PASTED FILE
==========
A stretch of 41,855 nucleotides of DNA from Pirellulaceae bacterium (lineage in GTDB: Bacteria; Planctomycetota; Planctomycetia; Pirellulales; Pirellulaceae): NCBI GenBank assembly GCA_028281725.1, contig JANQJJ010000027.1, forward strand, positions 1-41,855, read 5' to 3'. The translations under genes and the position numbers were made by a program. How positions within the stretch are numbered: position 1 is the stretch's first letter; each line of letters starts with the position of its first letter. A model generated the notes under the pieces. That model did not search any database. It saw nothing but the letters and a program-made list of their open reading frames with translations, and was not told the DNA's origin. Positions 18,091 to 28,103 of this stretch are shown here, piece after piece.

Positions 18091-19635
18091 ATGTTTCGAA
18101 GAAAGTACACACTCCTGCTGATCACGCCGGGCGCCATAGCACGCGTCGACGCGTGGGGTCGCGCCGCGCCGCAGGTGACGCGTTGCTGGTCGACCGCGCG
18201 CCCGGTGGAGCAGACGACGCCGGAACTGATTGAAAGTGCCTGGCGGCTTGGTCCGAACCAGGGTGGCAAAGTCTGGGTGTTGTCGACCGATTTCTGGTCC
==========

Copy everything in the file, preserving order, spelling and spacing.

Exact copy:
A stretch of 41,855 nucleotides of DNA from Pirellulaceae bacterium (lineage in GTDB: Bacteria; Planctomycetota; Planctomycetia; Pirellulales; Pirellulaceae): NCBI GenBank assembly GCA_028281725.1, contig JANQJJ010000027.1, forward strand, positions 1-41,855, read 5' to 3'. The translations under genes and the position numbers were made by a program. How positions within the stretch are numbered: position 1 is the stretch's first letter; each line of letters starts with the position of its first letter. A model generated the notes under the pieces. That model did not search any database. It saw nothing but the letters and a program-made list of their open reading frames with translations, and was not told the DNA's origin. Positions 18,091 to 28,103 of this stretch are shown here, piece after piece.

Positions 18091-19635
18091 ATGTTTCGAA
18101 GAAAGTACACACTCCTGCTGATCACGCCGGGCGCCATAGCACGCGTCGACGCGTGGGGTCGCGCCGCGCCGCAGGTGACGCGTTGCTGGTCGACCGCGCG
18201 CCCGGTGGAGCAGACGACGCCGGAACTGATTGAAAGTGCCTGGCGGCTTGGTCCGAACCAGGGTGGCAAAGTCTGGGTGTTGTCGACCGATTTCTGGTCC